Lease tear ups, therefore, become virtually impossible when properties are owned in SPEs.  In our above example, if the landlord were to take the tenant out of Building A and move it into Building B, the investors and lenders of Building B would secure a windfall but at the expense of the investors and lender of Building A who would lose a valuable tenant.  As a result, the owners and lender of Building A would never consent to such a deal even though it makes sense from both a portfolio and client relationship perspective.

Extinguishment vs Spreading of Prior Obligations

Even if the landlord is a REIT or institutional landlord who, directly or through subsidiaries, wholly owns each property and does not separately finance its assets, a lease tear up often becomes a prohibitively expensive arrangement for the tenant.

In our example above, it may seem like good business for a landlord to rip up a 15,000sf short term lease in exchange for a new, 25,000sf long term lease. However, we often find that the landlord is not actually forgiving the rent on the remaining lease term when he rips up the old lease– this old obligation simply gets spread over the new lease term thereby resulting in a premium. In order to determine whether the landlord is truly forgiving the remaining rent obligations when it rips up the old lease or merely shifting those obligations to the new lease, the tenant needs to compare the new lease deal with what it could otherwise achieve in a competitively bid situation.

Thus, let’s assume that there are two full years left on the original lease in Building A at a rental rate of $30/sf (i.e., total remaining rent of $900,000).  Despite the fact that the landlord says it is willing to “tear up” the original lease and move the tenant to Building B, it may attempt to recover some or all of that $900,000 in the new deal.  If the landlord has been doing new lease deals in Building B for $30/sf rent with a $50/sf tenant improvement allowance and six months of free rent, but he offers the relocating tenant a rent of $32/sf, a tenant improvement allowance of only $40/sf and no free rent, the tenant is effectively paying a premium for the relocation.  In this case, the old lease obligations have not been forgiven; they’ve simply been transferred to and spread over the new deal.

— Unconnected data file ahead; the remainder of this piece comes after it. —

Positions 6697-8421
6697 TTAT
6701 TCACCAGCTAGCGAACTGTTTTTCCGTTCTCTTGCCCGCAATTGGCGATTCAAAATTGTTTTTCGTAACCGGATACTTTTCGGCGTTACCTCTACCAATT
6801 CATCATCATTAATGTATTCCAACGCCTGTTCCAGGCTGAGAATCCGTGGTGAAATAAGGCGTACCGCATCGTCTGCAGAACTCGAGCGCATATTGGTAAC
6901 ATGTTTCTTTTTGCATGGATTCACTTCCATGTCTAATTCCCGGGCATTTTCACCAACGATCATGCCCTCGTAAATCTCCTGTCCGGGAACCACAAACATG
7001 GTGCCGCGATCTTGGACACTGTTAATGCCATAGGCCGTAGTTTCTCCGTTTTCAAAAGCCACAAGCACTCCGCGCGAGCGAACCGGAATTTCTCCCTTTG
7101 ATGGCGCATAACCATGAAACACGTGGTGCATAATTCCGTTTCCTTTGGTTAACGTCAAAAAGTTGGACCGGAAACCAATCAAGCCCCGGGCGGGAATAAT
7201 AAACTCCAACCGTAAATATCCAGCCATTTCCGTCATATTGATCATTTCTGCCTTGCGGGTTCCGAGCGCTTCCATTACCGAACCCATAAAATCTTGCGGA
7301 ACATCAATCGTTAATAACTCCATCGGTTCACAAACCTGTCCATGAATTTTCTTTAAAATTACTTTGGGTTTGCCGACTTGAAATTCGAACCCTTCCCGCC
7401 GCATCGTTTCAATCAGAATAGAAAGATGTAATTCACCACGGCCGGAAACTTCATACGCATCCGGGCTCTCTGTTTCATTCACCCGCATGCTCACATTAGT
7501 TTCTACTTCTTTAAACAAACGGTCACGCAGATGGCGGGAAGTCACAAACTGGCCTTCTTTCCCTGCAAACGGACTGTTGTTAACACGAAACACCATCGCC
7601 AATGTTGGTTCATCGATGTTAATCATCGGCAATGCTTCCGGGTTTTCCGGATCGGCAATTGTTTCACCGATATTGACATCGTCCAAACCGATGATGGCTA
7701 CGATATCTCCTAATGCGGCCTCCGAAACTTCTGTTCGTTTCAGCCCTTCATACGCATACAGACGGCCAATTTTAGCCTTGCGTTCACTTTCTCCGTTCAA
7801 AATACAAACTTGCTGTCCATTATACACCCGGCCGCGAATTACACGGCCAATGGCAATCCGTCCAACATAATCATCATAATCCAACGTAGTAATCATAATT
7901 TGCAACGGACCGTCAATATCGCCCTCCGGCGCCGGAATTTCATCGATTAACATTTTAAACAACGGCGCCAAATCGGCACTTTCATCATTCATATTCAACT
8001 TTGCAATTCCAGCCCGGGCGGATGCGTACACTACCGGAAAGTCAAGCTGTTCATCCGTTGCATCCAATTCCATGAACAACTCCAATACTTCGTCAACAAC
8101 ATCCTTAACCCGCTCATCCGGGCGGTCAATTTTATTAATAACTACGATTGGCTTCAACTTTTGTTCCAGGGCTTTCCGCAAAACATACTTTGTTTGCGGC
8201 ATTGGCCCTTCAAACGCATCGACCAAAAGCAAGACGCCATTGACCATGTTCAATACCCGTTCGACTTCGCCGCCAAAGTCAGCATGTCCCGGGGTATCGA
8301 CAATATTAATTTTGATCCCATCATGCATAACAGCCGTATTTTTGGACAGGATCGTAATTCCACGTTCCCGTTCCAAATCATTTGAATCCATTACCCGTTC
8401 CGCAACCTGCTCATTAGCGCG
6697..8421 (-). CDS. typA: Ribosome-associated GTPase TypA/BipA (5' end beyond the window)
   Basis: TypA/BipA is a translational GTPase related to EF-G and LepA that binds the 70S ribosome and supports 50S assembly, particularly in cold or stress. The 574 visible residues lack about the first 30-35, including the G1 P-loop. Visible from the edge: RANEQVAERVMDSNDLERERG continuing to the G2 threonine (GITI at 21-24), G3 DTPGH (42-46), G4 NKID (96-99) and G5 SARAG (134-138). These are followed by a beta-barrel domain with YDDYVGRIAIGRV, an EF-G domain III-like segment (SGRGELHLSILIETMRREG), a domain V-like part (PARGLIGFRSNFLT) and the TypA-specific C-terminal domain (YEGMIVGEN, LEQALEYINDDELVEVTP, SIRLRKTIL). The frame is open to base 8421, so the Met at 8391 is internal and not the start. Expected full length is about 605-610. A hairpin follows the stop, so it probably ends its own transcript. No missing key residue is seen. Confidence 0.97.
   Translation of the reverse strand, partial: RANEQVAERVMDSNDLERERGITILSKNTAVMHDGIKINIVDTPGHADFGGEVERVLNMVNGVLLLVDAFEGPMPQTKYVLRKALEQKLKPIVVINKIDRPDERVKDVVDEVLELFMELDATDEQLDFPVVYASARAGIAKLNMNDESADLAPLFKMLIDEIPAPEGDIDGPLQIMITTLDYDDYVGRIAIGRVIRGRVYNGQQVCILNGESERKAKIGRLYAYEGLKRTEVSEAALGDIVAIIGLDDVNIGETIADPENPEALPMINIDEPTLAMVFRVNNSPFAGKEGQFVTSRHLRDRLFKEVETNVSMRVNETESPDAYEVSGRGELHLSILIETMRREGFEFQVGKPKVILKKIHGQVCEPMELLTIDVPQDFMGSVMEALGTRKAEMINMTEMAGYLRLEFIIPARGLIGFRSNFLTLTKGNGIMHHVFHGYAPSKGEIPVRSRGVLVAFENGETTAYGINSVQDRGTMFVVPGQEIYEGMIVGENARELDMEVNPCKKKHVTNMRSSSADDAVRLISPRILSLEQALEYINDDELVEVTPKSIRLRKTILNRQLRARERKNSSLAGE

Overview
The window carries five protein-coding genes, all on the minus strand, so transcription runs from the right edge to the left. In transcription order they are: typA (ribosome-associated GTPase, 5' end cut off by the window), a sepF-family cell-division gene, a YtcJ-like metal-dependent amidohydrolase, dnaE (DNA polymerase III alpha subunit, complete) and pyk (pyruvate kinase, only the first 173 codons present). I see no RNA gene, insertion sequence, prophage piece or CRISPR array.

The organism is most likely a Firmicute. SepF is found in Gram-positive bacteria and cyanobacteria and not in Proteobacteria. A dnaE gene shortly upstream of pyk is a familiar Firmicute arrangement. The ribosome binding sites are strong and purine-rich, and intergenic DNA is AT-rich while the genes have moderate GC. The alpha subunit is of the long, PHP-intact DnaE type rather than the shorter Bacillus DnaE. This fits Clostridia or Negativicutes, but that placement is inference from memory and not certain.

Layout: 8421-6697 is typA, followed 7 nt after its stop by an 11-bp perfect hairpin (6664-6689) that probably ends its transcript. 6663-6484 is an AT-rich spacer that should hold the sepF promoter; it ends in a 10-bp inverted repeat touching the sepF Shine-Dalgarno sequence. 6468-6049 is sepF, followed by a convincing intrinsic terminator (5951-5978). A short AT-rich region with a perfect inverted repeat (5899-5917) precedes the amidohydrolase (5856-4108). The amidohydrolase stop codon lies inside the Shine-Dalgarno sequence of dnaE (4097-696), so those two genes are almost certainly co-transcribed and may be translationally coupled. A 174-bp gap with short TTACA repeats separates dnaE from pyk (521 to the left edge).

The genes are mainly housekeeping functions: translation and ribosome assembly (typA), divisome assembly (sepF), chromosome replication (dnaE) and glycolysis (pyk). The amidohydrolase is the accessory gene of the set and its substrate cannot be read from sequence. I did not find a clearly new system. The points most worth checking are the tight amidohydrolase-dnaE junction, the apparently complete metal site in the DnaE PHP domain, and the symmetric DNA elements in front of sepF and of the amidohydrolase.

Achieving flexibility to grow or shrink your space as your business expands is very important given the long term nature of lease obligations and the rapid change of business today.  However, while some landlords may appear to have the ability to accommodate your changing needs within their vast portfolio, it’s rarely that simple.  In order to ensure that this promised flexibility is truly viable and cost effective, the tenant must do its due diligence both when selecting a landlord and then again at the time it considers any such lease tear up transaction.  Without this careful analysis, the tenant may find that his lease tear up is as illusory as Bigfoot or the Loch Ness Monster.

For more information contact Glenn Blumenfeld